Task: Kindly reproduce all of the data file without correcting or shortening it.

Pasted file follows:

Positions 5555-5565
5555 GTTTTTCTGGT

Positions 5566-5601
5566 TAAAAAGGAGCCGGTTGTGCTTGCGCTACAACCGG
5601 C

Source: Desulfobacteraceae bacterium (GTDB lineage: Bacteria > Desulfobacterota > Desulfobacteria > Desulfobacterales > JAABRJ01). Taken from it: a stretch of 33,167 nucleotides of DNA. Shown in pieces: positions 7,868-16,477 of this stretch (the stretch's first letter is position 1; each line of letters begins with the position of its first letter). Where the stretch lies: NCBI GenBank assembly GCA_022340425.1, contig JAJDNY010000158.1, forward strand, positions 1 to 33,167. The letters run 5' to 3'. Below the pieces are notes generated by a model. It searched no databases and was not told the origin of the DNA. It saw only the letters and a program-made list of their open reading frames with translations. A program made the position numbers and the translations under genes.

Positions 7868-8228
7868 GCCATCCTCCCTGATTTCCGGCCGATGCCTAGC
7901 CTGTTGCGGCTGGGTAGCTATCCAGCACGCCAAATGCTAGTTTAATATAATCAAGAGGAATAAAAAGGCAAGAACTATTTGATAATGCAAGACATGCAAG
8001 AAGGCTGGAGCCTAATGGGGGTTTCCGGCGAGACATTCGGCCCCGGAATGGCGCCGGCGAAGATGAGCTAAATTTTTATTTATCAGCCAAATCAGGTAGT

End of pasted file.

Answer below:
Positions 5555-5565
5555 GTTTTTCTGGT

Positions 5566-5601
5566 TAAAAAGGAGCCGGTTGTGCTTGCGCTACAACCGG
5601 C

Source: Desulfobacteraceae bacterium (GTDB lineage: Bacteria > Desulfobacterota > Desulfobacteria > Desulfobacterales > JAABRJ01). Taken from it: a stretch of 33,167 nucleotides of DNA. Shown in pieces: positions 7,868-16,477 of this stretch (the stretch's first letter is position 1; each line of letters begins with the position of its first letter). Where the stretch lies: NCBI GenBank assembly GCA_022340425.1, contig JAJDNY010000158.1, forward strand, positions 1 to 33,167. The letters run 5' to 3'. Below the pieces are notes generated by a model. It searched no databases and was not told the origin of the DNA. It saw only the letters and a program-made list of their open reading frames with translations. A program made the position numbers and the translations under genes.

Positions 7868-8228
7868 GCCATCCTCCCTGATTTCCGGCCGATGCCTAGC
7901 CTGTTGCGGCTGGGTAGCTATCCAGCACGCCAAATGCTAGTTTAATATAATCAAGAGGAATAAAAAGGCAAGAACTATTTGATAATGCAAGACATGCAAG
8001 AAGGCTGGAGCCTAATGGGGGTTTCCGGCGAGACATTCGGCCCCGGAATGGCGCCGGCGAAGATGAGCTAAATTTTTATTTATCAGCCAAATCAGGTAGT